Inspiration Porn

The term inspiration porn was coined by disability activist and comedian Stella Young in an article for ABC’s magazine Ramp Up. Her definition is as follows:

Inspiration porn is an image of a person with a disability, often a kid, doing something completely ordinary – like playing, or talking, or running, or drawing a picture, or hitting a tennis ball – carrying a caption like “your excuse is invalid” or “before you quit, try“.” (Young, 2012)

The idea is that images show disabled people doing regular activities, but they are necessarily captioned with words like “What’s your excuse?” or “Before you quit, try…”

Slightly different from the supercrip images, these tropes can be seen as aimed at both disabled and non-disabled persons. The message is quite clearly how can you feel bad about your life when someone who is in a wheelchair or doesn’t have legs can smile through? There is also the implicit idea that the viewer does not want to be the disabled person, which further stigmatises.

Young claimed that media stereotypes reinforce the myth that living with disability requires a certain amount of courage, and that routine activities are carried out only with a lot of effort, pain and suffering. She pointed out that the most disabling thing she had encountered in her life was the physical environment, and that no amount of smiling would change that. In a TED Talk she made the famous quote that:

And that quote, “The only disability in life is a bad attitude,” the reason that that’s bullshit is because it’s just not true, because of the social model of disability. No amount of smiling at a flight of stairs has ever made it turn into a ramp. Never. Smiling at a television screen isn’t going to make closed captions appear for people who are deaf. No amount of standing in the middle of a bookshop and radiating a positive attitude is going to turn all those books into braille. It’s just not going to happen.” (Young 2014)

Inspiration porn shames people with disabilities. It says that if we fail to be happy, to smile and to live lives that make those around us feel good, it’s because we’re not trying hard enough. Our attitude is just not positive enough. It’s our fault.” (Young, 2012)

While those who have bad attitudes or who don’t try their best to overcome their disabilities are labelled ‘bitter’ or ‘ungrateful’ Young wrote.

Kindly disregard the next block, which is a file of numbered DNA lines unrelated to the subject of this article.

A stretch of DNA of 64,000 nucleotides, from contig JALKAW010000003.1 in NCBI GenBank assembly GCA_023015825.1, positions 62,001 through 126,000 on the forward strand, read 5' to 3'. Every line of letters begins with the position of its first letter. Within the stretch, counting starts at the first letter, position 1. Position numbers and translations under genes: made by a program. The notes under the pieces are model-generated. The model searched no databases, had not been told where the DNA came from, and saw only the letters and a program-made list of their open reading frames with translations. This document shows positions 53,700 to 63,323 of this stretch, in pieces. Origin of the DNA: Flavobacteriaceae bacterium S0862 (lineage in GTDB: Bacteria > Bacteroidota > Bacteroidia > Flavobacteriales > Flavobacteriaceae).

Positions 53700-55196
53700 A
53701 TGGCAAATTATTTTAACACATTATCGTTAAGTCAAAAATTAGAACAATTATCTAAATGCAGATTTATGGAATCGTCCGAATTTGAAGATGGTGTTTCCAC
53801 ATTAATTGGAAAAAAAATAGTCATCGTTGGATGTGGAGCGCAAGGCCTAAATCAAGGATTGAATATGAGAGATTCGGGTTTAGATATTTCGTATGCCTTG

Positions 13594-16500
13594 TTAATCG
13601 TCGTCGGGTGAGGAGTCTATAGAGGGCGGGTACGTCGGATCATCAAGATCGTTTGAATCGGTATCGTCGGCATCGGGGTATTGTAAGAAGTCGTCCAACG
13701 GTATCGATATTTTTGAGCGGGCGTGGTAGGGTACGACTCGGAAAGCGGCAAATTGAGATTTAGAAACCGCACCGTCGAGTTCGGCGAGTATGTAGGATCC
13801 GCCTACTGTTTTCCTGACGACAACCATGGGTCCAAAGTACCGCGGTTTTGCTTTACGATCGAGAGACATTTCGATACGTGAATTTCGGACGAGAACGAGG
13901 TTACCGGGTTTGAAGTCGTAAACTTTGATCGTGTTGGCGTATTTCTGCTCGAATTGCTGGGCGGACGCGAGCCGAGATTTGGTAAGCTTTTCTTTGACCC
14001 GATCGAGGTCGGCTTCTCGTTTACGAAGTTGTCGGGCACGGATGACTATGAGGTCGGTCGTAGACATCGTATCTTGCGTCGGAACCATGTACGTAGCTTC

Inspiration porn also works to make heroes of those who help disabled people or befriend them. The story of Ben Moser making good on his promise to take Mary Lapkowicz to prom went viral, but all the media attention focused on Moser being a man of his word rather than on Lapkowicz and her experience of discrimination and disabling attitudes in society:

Such imagery further disables, as one critic wrote: “Moser and Lapkowicz are news because stigma makes it hard for people with disabilities to have close friends, especially with someone as iconic as a high school quarterback. The stigma disables” (David Perry for Al Jazeera).

On the other hand, there is a certain amount of controversy surrounding the issue of inspiration porn. It has already been pointed out that there are not enough role models for disabled people, and some disability theorists have insisted that any media attention whatsoever adds to the visibility of disabled people. Paralympians can be as inspiring as able-bodied athletes to both disabled and non-disabled audiences. Perhaps it all boils down to the kind of language which is being used, since the captions dictate how we interpret the images:

Most journalists seem utterly incapable of writing or talking about a person with a disability without using phrases like “overcoming disability”, “brave”, “suffers from”, “defying the odds”, “wheelchair bound” or, my personal favourite, “inspirational“” (Young 2012)

The story of Madeleine Stuart is a classic example. Rather than being an inspiration and challenging stereotypes of body conformity in the fashion industry, the before and after photos are often trotted out to promote fat shaming among her peers:

A story which should have been about an individual’s setting goals and working hard to achieve them and be accepted despite her disability is turned into a narrative about weight loss:

Just to remind you — this girl decided to become a model after successfully losing 44 pounds.”

This is to say that Stuart’s story should not be used to inspire others, but how this is done must be carefully considered to avoid charges of inspiration porn.

Advertisements

Leave a Reply

Fill in your details below or click an icon to log in:

WordPress.com Logo

You are commenting using your WordPress.com account. Log Out / Change )

Twitter picture

You are commenting using your Twitter account. Log Out / Change )

Facebook photo

You are commenting using your Facebook account. Log Out / Change )

Google+ photo

You are commenting using your Google+ account. Log Out / Change )

Connecting to %s